taken from WORLD KITCHEN THAILAND by Murdoch Books
This is one of the most famous dishes in Thailand. Everyone who visits should try it, otherwise they have not really been there at all. To make it, you need to use small white noodles of the dried sen lek variety (Kimba’s Tip: Or you can just use Pad Thai Rice Noodles from Coles). You can substitute meat for prawns.
150g dried noodles (sen lek) or Pad Thai Rice Noodles from Coles
300g raw large prawns
3 tablespoons tamarind puree
2 tablespoons palm sugar (Kimba’s Tip: If you cannot find palm sugar, brown sugar works fine!)
2 1/2 tablespoons fish sauce
3 tablespoons vegetable oil
3-4 garlic cloves, finely chopped
85g Chinese chives (1 bunch)
1/4 teaspoon chilli powder, depending on taste
2 tablespoons dried shrimp, ground or pounded
2 tablespoons preserved turnip, finely chopped
2 1/2 – 3 tablespoons roasted peanuts
180g bean sprouts
3 spring onions, chopped
1 long red chilli, seeded and shredded, for garnish
a few coriander leaves, for garnish
lime wedges, to serve
Soak the noodles in hot water for 1-2 minutes, or until soft, then drain.
Peel and devein the prawns and cut each prawn along the back so it opens like a butterfly (leave each prawn joined along the base and at the tail, leaving the tail attached).
Combine the tamarind puree with the fish sauce and palm sugar in a bowl.
Heat 1 1/2 tablespoons oil in a wok or frying pan and stirfry the garlic over medium heat until it is light brown. Add the peeled prawns and cook for 2 minutes.
Using a spatula, move the prawns out from the middle of the work. Add another 1 1/2 tablespoons of oil to the wok. Add the eggs and stir to scramble for 1 minute. Add the noodles and chives and stirfry for a few seconds. Add the fish sauce mixture, chilli powder, dried shrimp, preserved turnip and half of the peanuts. Add half of the bean sprouts and spring onions. Test the noodles for tenderness and adjust the seasoning if necessary.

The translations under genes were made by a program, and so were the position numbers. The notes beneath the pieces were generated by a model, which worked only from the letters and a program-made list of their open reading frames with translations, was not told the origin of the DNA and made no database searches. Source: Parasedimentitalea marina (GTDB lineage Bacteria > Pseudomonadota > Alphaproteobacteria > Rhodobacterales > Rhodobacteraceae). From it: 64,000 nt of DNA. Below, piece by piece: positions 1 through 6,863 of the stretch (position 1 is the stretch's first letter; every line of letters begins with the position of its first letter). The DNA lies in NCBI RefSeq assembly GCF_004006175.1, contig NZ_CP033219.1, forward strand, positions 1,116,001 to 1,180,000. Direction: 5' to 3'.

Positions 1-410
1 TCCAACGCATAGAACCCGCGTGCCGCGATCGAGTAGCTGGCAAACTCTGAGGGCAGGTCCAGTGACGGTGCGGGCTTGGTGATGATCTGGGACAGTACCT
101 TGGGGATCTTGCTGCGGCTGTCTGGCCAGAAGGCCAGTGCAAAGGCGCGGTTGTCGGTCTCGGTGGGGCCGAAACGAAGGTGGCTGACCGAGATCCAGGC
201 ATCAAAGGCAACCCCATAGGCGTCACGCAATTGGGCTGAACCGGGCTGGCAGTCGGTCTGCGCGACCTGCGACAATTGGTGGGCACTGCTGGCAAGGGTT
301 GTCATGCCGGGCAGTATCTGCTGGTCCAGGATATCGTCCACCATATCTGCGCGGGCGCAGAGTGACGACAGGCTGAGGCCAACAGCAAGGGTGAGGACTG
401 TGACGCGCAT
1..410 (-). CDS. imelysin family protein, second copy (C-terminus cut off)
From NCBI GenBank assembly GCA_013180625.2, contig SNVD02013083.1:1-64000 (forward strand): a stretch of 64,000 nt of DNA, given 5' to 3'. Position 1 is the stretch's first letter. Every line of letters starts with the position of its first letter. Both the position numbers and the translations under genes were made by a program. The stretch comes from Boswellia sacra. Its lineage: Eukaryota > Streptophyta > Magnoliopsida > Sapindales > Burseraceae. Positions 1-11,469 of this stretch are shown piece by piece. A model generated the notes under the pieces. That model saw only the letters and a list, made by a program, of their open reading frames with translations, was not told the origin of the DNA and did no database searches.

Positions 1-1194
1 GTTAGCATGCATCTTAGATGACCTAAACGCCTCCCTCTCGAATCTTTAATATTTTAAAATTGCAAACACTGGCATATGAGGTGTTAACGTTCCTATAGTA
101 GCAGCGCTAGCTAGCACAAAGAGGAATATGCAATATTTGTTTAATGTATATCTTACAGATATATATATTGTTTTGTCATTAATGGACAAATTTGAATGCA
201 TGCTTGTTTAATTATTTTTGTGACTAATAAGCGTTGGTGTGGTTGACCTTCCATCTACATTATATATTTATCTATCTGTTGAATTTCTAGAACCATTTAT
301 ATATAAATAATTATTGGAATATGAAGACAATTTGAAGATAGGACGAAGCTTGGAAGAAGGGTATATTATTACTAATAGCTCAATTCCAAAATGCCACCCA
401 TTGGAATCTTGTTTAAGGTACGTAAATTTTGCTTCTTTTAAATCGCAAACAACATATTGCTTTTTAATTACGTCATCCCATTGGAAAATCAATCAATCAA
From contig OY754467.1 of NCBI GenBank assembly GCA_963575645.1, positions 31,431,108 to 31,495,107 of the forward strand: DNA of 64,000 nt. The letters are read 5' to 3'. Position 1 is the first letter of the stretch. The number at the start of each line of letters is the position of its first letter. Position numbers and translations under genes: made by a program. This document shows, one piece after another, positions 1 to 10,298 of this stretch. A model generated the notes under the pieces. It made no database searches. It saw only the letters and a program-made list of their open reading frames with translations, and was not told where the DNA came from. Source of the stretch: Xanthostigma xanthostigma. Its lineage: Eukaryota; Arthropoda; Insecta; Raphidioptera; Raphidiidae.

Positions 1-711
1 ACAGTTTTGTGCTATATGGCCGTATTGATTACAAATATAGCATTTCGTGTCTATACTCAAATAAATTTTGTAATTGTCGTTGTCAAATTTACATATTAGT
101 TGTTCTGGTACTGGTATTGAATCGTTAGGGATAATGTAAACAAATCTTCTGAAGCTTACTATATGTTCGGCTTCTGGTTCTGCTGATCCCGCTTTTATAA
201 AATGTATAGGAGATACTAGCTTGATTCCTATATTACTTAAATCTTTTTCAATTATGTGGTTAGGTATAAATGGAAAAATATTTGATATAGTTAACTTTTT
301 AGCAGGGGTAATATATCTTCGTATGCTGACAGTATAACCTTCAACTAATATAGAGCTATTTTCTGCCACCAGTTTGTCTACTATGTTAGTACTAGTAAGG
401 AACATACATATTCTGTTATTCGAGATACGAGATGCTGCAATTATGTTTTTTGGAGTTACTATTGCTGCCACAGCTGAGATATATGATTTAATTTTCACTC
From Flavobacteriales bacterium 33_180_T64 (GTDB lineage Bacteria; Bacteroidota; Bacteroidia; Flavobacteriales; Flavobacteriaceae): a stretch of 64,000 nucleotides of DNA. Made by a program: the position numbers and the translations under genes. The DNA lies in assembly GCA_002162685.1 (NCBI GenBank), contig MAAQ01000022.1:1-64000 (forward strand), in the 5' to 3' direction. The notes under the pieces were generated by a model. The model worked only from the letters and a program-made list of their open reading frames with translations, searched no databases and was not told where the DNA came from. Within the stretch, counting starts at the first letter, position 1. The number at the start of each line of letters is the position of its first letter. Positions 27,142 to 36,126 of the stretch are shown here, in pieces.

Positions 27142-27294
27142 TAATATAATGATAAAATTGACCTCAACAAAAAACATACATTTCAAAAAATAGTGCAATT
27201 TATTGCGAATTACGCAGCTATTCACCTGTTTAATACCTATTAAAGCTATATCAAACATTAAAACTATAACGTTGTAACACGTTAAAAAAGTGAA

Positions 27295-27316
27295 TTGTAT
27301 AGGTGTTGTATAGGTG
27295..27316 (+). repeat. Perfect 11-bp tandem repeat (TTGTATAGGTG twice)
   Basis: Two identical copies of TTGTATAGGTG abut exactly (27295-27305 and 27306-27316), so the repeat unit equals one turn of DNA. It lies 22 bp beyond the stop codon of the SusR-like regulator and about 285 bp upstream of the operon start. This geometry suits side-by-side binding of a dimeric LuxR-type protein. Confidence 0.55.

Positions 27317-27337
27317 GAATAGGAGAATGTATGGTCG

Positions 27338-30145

Spoon onto the serving plate and sprinkle with the remaining peanuts. Garnish with shredded chillies and coriander leaves. Place the lime wedges and remaining bean sprouts and spring onions at the side of the dish.
This dish was absolutely AMAZING. The only thing I didn’t have were the preserved turnips but I thought it was fine to do without. Be careful not to oversoak the rice noodles in the beginning, cos it does end up all crumbly and less firm when you stirfry it later on… that’s MY lesson to learn.. I would’ve loved my rice noodles to remain as longer “strings” and not all crumbly! Overall, I would rate this dish 9 out of 10. I’m bias, cause I love Thai food and especially Pad Thai 🙂
2 thoughts on “KUAYTIAW PHAT THAI (Pad Thai) aka Thai Fried Noodles with Prawns”
Hi Kimba, I LOVE Pad Thai and have been cooking a very similar recipe to this for years. I have found that soaking the noodles in lukewarm water for around an hour beforehand (rather than in boiling water for 2 mins) can prevent them from being too mushy and overcooked. You can add a tablespoon or two of water to the pan if they end up still being too chewy.
Re: Ms BakloverThanks for the tip hun!!